Thanks for asking this question. Depending on the subject you are working on in linguistics the number of printed copies is rather low and hence you either do not find a publisher or the book prices are very high or you have to pay a high fee.
For some examples see:
The book prices consist of production cost, profit margins, and distribution costs. 55% are distribution costs. Our books will be availible as PDF (for free) and by Print on Demand. Because we do not have the classical distribution costs (storage, distributers, ...), we do not have these 55% as part of our costs and we do not have profit margins. The Print On Demand books will be a factor 20-60 cheaper than those of commercial publishers.
Since the pdfs are freely availible you will have a much larger readership, more citations, more fun. There are studies showing this. See
In addition we will convert all texts into XML and as a corpus linguist your heart should beat higher when you hear this. Everybody can access everything. Isn't that great?
Last point: We are working with the crowd. Accepted manuscripts can be reviewed by additional reviewers from the crowd and therefore we can increase quality even further. In addition there will be many proofreaders and typesetters (for those who need assistance). We therefore will be faster and better than traditional publishers.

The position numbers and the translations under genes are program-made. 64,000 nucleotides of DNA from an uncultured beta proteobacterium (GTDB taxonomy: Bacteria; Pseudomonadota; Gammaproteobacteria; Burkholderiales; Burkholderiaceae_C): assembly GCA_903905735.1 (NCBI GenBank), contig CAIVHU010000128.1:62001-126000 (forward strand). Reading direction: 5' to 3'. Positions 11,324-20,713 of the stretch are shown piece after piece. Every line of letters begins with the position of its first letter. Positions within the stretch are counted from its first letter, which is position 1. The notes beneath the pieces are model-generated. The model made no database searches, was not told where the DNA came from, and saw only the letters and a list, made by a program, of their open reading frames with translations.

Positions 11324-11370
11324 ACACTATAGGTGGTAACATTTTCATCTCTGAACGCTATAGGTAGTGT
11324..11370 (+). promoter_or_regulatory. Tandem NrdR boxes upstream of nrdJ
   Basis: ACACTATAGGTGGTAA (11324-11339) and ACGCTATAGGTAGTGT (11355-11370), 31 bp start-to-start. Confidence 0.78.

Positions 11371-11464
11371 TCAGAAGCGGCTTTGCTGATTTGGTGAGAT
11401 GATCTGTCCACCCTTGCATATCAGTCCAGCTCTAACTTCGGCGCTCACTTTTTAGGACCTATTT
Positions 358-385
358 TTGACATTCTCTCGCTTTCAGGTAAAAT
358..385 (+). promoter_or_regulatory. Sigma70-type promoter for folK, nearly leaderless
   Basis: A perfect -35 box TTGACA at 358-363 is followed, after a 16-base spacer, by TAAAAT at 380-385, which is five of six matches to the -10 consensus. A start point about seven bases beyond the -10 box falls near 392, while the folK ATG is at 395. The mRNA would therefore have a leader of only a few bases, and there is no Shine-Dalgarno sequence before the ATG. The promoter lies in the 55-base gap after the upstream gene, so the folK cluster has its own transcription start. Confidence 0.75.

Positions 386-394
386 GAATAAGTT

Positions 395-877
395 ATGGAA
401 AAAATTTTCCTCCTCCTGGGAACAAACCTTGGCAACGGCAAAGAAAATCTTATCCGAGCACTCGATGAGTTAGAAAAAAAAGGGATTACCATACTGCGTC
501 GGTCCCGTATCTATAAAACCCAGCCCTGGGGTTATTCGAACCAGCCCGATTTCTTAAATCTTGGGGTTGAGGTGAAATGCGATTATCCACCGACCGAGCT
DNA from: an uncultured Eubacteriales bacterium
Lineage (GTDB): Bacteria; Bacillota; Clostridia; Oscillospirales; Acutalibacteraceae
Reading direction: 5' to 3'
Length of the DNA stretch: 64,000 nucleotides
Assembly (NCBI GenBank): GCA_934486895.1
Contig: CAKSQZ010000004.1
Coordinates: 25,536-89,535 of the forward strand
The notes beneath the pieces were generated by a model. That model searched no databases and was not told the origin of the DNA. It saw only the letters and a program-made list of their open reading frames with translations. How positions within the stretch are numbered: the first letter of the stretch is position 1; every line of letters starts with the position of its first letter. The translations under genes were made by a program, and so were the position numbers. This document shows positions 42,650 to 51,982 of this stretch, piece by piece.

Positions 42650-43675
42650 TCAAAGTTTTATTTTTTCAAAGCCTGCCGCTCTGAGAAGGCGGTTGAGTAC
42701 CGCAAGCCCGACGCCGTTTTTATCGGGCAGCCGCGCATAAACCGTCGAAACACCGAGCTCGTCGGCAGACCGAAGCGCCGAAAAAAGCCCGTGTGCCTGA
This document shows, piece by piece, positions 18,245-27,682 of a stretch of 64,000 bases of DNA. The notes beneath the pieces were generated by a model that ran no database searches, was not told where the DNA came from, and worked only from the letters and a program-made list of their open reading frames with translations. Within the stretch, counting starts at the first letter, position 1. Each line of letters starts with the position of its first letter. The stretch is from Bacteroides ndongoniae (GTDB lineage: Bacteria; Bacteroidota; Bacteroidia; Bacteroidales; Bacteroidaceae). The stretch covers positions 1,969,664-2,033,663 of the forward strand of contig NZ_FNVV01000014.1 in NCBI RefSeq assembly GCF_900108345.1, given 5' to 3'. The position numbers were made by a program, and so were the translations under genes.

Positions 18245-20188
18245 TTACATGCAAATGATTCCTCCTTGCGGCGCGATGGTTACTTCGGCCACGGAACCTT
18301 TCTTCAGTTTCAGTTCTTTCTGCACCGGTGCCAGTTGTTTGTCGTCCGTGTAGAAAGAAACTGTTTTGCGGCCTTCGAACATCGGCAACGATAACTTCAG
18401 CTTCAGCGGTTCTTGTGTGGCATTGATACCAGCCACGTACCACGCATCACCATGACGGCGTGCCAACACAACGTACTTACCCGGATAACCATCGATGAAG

Our typesetters are linguists, hence we do not have the friction between author and typesetter and hence much less frustration.
Please refer to to see how many proofreaders and typesetters already signed (after 20 hours).
We are working for us, not for the 35-40% profit margins of publishers like Springer or Elsevier.
If you want to discuss these questions further, we can do so in Frank Richter's blog:
There are quite a few interesting posts already, for instance concerning the economy of the publishing business.
Am 18.02.13 10:08, schrieb Yannick Versley:
> (and, for obvious reasons, you don't know what
> you are buying unless you already have the chapter in question from the author's
> website, or have read a review of the chapter or book somewhere)
And this is a very good argument, which is/was not on our pages until now.
If you like comics, you may watch this one:
Greetings from Berlin
-- Stefan Müller Tel: (+49) (+30) 838 52973
Fax: (+49) (030) 838 4 52973 Institut für Deutsche und Niederländische Philologie Deutsche Grammatik Habelschwerdter Allee 45 14 195 Berlin
http://hpsg.fu-berlin.de/OALI/ (Open Access)